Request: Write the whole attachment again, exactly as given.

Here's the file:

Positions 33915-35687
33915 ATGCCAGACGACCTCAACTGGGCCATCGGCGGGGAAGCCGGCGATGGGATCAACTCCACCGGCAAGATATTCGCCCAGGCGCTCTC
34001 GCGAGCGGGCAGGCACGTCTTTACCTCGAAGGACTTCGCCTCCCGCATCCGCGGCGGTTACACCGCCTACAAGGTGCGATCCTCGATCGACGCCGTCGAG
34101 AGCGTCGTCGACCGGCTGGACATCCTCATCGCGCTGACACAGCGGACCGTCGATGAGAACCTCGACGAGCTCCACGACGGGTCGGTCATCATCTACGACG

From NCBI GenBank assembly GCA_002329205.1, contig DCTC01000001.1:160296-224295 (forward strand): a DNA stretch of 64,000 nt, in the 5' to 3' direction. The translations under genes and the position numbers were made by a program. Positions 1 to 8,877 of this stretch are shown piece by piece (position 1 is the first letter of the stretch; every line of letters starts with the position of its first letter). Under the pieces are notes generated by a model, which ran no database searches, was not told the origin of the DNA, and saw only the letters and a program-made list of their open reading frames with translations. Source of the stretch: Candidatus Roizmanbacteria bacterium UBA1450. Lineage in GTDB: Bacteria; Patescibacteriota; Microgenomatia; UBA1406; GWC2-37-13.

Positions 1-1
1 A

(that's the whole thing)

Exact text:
Positions 33915-35687
33915 ATGCCAGACGACCTCAACTGGGCCATCGGCGGGGAAGCCGGCGATGGGATCAACTCCACCGGCAAGATATTCGCCCAGGCGCTCTC
34001 GCGAGCGGGCAGGCACGTCTTTACCTCGAAGGACTTCGCCTCCCGCATCCGCGGCGGTTACACCGCCTACAAGGTGCGATCCTCGATCGACGCCGTCGAG
34101 AGCGTCGTCGACCGGCTGGACATCCTCATCGCGCTGACACAGCGGACCGTCGATGAGAACCTCGACGAGCTCCACGACGGGTCGGTCATCATCTACGACG

From NCBI GenBank assembly GCA_002329205.1, contig DCTC01000001.1:160296-224295 (forward strand): a DNA stretch of 64,000 nt, in the 5' to 3' direction. The translations under genes and the position numbers were made by a program. Positions 1 to 8,877 of this stretch are shown piece by piece (position 1 is the first letter of the stretch; every line of letters starts with the position of its first letter). Under the pieces are notes generated by a model, which ran no database searches, was not told the origin of the DNA, and saw only the letters and a program-made list of their open reading frames with translations. Source of the stretch: Candidatus Roizmanbacteria bacterium UBA1450. Lineage in GTDB: Bacteria; Patescibacteriota; Microgenomatia; UBA1406; GWC2-37-13.

Positions 1-1
1 A